Exclusive interview with Etnoscope – The Magic of Fusion
By Kai Teo
As the scorching afternoon beat down on our backs, the Rainbow Children frolicked in the sweltering heat, dancing wildly, breaking out in cleansing sweat. Then, from the giant speakers, a mesmerising voice echoed into the forest clearing, hitting us with a wave of calm, injecting us with a cool moment of clarity.
This was the voice of Linda Jonsson of Etnoscope, gracing the decks of Forest Star today together with another member of the collective, Mikael Persson. Her haunting vocals were combined with an irresistible, pumping beat, then accentuated with captivating, organic sounds – throwing us into a gentle, floating trance, underlined by a powerful invitation to stomp up the dust.
To understand more of Etnoscope’s magic of fusion, Buddha Mag talks to them.
Hi Linda and Mikael, your set was intensely energetic, yet incredibly soothing. Thank you. Is this combination your secret?
Well hello there, and thank you! The secret to many things in life is balance, music included. We like to experiment with this, as we think it creates a good flow.
What brought you two together, musically?
Linda: When we met and fell in love I was already a member of Etnoscope, which has been a music collective since the mid 90's. Etnoscope was kind of on the low side and a computer hard drive crash in the studio almost killed the spirit of the band. All our material was gone, and the musical depression had hit Rasmus, one of our members, really hard. One day I was going to the studio, and I persuaded Mikael to join and bring his mouth harp.
It was a magical day, it was the missing piece of the puzzle. The flow was back, the music found the way back into our lives again and we have been producing tunes ever since.
What do you hope to create on the dance floor with your unique sound?
By mixing old norse tunes with latest trance tunes we hope to create a totally new experience to the people on the dance floor. Connecting with your roots, but still being able to float around in an electronic world. The possibilities are endless.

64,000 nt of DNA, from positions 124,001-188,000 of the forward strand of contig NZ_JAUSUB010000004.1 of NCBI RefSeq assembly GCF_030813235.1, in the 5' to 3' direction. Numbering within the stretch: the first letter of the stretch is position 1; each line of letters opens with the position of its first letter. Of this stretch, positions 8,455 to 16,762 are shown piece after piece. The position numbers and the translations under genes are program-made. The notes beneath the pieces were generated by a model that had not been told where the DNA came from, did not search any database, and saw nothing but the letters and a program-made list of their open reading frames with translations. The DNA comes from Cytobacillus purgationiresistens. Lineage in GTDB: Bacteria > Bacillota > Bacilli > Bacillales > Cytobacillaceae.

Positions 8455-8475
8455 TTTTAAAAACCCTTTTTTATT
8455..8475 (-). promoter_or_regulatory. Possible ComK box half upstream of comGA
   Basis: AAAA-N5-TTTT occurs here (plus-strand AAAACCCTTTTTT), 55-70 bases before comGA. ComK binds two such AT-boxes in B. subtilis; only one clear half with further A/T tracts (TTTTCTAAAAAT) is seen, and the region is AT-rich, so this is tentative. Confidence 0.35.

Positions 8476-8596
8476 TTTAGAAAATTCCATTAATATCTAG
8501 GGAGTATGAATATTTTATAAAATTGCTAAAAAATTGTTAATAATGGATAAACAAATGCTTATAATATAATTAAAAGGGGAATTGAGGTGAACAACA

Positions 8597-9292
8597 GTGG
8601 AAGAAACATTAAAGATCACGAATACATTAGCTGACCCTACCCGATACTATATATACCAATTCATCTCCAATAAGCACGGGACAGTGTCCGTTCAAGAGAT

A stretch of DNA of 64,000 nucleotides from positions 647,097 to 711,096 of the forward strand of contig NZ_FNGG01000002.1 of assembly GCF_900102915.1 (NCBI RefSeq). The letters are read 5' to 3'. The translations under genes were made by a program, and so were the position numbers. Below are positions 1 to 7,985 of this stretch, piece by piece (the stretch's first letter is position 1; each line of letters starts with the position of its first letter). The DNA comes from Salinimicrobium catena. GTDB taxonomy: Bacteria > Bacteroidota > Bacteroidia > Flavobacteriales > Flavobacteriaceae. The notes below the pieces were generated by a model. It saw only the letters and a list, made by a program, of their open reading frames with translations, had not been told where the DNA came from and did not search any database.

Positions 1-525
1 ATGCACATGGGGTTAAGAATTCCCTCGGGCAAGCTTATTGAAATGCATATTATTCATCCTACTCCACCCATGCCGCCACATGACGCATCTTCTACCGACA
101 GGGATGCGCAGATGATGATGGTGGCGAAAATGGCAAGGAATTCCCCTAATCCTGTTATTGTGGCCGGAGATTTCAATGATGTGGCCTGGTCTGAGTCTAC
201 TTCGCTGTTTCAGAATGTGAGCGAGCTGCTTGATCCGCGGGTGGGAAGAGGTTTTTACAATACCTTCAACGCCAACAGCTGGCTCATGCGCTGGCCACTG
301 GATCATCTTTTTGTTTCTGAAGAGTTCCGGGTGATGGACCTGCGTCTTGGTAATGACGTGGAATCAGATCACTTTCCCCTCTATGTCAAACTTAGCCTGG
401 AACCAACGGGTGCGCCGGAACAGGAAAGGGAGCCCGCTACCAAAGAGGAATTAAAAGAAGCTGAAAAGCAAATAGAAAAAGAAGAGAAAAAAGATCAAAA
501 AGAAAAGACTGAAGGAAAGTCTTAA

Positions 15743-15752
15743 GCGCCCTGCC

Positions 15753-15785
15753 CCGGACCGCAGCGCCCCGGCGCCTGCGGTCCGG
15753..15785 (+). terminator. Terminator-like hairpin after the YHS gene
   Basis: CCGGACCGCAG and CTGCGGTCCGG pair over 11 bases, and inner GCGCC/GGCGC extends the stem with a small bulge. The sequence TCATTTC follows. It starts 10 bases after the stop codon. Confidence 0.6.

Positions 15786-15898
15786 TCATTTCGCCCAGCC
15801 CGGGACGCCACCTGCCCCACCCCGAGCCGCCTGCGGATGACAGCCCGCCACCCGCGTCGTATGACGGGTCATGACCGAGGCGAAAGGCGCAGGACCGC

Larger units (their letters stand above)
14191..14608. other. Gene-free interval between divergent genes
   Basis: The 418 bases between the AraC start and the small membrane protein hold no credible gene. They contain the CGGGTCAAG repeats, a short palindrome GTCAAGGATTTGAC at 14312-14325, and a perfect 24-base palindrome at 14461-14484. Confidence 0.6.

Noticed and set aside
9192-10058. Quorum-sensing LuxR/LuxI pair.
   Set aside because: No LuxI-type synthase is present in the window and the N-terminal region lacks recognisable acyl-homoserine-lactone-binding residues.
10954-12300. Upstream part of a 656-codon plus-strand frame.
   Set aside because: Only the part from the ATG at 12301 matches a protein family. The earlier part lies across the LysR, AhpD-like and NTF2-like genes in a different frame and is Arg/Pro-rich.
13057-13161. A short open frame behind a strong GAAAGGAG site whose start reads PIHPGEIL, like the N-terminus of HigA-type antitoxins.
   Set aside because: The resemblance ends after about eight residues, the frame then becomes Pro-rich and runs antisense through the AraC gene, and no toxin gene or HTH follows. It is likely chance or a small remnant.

What’s your opinion of Forest Star Festival? Why?
Mikael: I think Forest Star is important because of the difference it makes to all people who come there and share the experience, no matter the age, if you are a juggler, artist or DJ, we play and dance together in trance. Here and now. It brings so much joy to know that Forest Star exists and that there is magic growing and developing each time we share that moment together.
If you were invited to play at Way Out West, would you? What’s the reason?
Linda: That's kind of a strange question, it's not really our genre... but yes I would play. Not for fame or money, but for the love of music. It's the best feeling in the world to see people shut their eyes and float off to their own little wonderland when I sing. If I could give that to someone at way out west, I would.
What do you think is the importance of Psytrance festivals such as Forest Star in the bigger picture of our world today?
We have played at a lot of festivals around Europe which are similar to Forest Star. This kind of festivals are really important to to the world today. It is important to take time to love the music, each other and mother earth.
We’ve heard that there are some new releases coming up. Tell us more about what we can look forward to.
We are finishing up our next album, it contains a lot of the tunes we played at Forest Star. It's a little bit different from earlier releases as it has a lot of acoustic elements and a touch of folk music.
If there’s one big message you would like to convey to the psychonauts of Sweden, what would it be?
Love and respect all beings. Take care of the environment. And don't forget to breathe.